In a hurricane, the heat source is warm sea water and the heat sink is cold air above. If, for some reason, a patch of low pressure occurs at sea in these regions, moisture-laden air from outside flows towards it. Because of the rotation of the Earth, the air begins circulating (clockwise in the southern hemisphere, anti-clockwise in the northern). The warm moist air rises in the centre – the eye – and meets the colder air above, and condenses, releasing heat and rain, and decreasing pressure. This dynamic can feed on itself, producing a stronger and stronger hurricane. In the eye wall, the circle of weather surrounding the eye, you can get violent winds and torrential rain.
Hurricane strength is measured by wind speed and pressure in the eye (the lower the pressure, the stronger the hurricane). In the last hundred years or so, there has been no noticeable increase in either the frequency or the severity of hurricanes and, if anything, a decrease, perhaps caused by the slight warming of this period.
In the diaries of his four famous journeys to America, Christopher Columbus wrote of the terrible storms that wrecked many of the ships in his fleets. This was in the years 1492 to 1504. In America, the Great Hurricane of 1780 is believed to have killed 22 000 people, and the Galveston Hurricane of 1900 is said to be the worst natural disaster in American history. In 1902, Joseph Conrad wrote his famous story, “Typhoon”, based on his previous experience in a terrible tropical sea.
The ghastly gathering of COP27 in Sharm el-Sheikh represents extreme wealth, extreme ignorance and extreme danger. The danger comes in two fronts: the corruption of science and the damage to humanity and nature if the rich politicians actually enact the ruinous policies they are proposing. Climate alarm has corrupted science in a frightening way, replacing scientific scepticism with blind faith, removing the need to provide testable data, replacing experiment with consensus and rational analysis with fear.
Not only have most climate alarmists no understanding of thermodynamics, heat transfer and fluid mechanics (the basis of climate science) but feel no need to acquire such understanding. They believe all they need is to chant a few slogans that must never be challenged: “97% of scientists”; “It’s worse than we thought”; “We’ve only got ten years to prevent catastrophe”; and so on. Science is what has changed the world enormously for the better, and I sometimes wonder if that is why the greens hate science so much.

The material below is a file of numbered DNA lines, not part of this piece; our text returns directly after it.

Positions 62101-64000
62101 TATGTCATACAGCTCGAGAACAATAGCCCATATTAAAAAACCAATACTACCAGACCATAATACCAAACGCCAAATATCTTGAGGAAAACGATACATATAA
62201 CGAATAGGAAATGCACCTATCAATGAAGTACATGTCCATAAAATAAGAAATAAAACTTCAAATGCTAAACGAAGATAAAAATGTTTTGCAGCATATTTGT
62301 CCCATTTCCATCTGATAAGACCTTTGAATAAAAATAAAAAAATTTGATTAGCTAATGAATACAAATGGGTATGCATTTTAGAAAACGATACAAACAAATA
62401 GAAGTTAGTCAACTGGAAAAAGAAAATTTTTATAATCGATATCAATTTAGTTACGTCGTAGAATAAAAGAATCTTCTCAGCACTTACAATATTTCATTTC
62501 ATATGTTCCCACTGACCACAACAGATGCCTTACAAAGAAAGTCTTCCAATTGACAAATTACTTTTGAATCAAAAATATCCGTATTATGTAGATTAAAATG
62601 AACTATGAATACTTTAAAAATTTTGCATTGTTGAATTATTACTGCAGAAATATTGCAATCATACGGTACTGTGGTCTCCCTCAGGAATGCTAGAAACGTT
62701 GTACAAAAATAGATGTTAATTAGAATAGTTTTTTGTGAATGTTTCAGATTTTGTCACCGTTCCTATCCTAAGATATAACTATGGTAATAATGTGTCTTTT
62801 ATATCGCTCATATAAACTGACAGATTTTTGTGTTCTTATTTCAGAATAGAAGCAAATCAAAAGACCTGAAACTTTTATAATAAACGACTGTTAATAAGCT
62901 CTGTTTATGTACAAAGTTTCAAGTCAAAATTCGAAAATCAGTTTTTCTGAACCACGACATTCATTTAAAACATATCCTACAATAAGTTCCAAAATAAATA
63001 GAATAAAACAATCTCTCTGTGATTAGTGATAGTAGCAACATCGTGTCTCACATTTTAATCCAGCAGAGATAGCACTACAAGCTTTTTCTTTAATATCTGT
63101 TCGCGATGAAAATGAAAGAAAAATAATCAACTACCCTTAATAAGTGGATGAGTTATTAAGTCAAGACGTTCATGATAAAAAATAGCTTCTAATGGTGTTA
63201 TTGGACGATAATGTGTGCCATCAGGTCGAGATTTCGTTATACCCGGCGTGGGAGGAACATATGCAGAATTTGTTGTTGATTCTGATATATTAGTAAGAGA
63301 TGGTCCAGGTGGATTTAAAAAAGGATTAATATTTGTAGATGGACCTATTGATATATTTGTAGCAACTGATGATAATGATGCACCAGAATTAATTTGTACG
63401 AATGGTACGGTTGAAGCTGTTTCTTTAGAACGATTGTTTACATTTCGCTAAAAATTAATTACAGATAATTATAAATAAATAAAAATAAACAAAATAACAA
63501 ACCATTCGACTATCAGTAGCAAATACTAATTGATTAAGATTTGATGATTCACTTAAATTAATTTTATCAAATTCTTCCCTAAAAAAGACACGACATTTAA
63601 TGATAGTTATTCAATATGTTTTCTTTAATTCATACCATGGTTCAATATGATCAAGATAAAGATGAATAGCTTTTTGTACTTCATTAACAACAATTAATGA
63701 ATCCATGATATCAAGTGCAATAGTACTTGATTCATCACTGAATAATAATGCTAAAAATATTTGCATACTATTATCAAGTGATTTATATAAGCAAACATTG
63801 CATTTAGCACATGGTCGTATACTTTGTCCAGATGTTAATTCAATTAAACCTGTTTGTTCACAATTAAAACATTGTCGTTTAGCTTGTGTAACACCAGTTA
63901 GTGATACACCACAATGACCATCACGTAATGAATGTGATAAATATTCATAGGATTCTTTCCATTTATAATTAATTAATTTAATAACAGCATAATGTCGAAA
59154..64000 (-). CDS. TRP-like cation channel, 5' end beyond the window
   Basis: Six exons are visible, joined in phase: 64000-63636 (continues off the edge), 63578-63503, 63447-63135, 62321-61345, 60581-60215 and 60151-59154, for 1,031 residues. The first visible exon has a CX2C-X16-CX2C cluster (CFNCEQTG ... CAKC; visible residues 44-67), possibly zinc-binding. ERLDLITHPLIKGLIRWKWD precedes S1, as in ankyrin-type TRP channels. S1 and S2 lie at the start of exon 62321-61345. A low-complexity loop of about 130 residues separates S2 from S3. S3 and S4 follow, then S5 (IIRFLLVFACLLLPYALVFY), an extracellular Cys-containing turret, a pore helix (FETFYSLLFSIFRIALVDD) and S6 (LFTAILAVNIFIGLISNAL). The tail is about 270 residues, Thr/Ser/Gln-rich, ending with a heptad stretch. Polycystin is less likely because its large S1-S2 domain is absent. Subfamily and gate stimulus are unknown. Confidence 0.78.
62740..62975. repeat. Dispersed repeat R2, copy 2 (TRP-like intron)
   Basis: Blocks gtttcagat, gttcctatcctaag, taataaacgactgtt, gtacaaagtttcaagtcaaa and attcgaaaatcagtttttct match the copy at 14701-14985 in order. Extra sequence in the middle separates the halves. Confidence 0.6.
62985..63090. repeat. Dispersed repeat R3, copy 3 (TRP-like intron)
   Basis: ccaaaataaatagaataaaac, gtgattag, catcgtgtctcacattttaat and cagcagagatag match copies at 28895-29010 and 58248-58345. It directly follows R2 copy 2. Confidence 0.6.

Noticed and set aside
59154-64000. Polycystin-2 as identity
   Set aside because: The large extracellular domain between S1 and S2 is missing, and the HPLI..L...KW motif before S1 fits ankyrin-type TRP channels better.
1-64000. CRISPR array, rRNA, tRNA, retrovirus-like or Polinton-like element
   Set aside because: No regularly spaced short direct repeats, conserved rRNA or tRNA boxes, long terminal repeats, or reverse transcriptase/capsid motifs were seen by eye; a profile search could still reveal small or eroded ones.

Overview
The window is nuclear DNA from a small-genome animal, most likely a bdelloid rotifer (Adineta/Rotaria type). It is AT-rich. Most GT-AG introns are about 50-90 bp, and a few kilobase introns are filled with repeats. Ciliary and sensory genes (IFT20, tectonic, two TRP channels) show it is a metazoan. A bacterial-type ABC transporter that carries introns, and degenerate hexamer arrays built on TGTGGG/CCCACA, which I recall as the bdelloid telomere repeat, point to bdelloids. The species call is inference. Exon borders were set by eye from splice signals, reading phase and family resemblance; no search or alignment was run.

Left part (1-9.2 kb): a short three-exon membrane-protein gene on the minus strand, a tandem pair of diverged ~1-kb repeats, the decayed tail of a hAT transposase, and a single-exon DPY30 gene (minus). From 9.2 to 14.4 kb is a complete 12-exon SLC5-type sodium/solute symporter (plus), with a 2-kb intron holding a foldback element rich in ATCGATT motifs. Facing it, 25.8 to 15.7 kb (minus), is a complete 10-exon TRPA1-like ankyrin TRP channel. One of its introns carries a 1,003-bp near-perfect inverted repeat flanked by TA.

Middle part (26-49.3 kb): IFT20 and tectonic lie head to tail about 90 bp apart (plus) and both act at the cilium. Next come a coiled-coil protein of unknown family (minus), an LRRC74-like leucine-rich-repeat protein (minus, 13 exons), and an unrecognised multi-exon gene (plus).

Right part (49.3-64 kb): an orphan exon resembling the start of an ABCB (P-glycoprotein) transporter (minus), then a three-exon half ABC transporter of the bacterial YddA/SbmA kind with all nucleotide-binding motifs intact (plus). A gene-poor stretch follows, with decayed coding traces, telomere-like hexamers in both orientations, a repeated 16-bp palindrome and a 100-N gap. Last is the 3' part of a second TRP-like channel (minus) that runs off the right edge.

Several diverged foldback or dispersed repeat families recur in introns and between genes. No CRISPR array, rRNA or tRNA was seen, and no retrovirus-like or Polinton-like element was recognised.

The second danger lies in their proposals to reduce CO2 emission and get rid of fossil fuels. CO2 is a wonderful, clean, safe gas, essential for most life on Earth, and now at very low levels in her history. Rising CO2 has had no effect on the climate but has greatly benefited plants, so that many of them can now grow in arid regions such as the Sahel – therefore benefiting and not harming the poor people who live there. (Increased CO2 makes plants grow better and reduces the time they lose water through their stomata.)
Trying to cut CO2 emissions would be bad for the planet. It would be disastrous for most humanity, especially the poor, since it is fossil fuels that have dramatically reduced poverty over the last two hundred years. Fortunately, most politicians are such liars and hypocrites that they haven’t the slightest intention of reducing fossil fuels if it damages their own prospects.
Joe Biden was adamant in the 2020 election campaign that he would stop all drilling for oil and get rid of fossil fuels. When the rising cost of petrol and diesel produced huge uproar by the American people, so potentially losing votes for him, he rapidly changed his mind, and now blames the oil companies for not drilling enough.
When will this wretched nonsense end? I have never understood how the witch-burning frenzy ended. I think it had something to do with The Enlightenment. Let us pray for a second enlightenment.
Brilliant, magical world
(I must just boast that I visited Sharm el-Sheikh in 1985. A girlfriend who was a keen diver dragged me there unwillingly. We arrived at a flat, grey, rather grubby beach with nothing much around it. I started sulking, but duly hired a snorkel, flippers and goggles, and went reluctantly into the water. And there I saw one of the greatest wonders of my life. It was quite astonishing, a brilliant, magical world, like something dreamt up by a Walt Disney cartoonist on LSD. There was an extraordinary profusion of fish of all shapes and colours and sizes set in wonderful corals. Most of the fish were very friendly and would come up to you or even nuzzle you. I’ve never got over it. But now I see the place has been converted into a palatial resort, fitting for the opulent kings and queens of climate alarm. I hope they leave those dear fish alone.)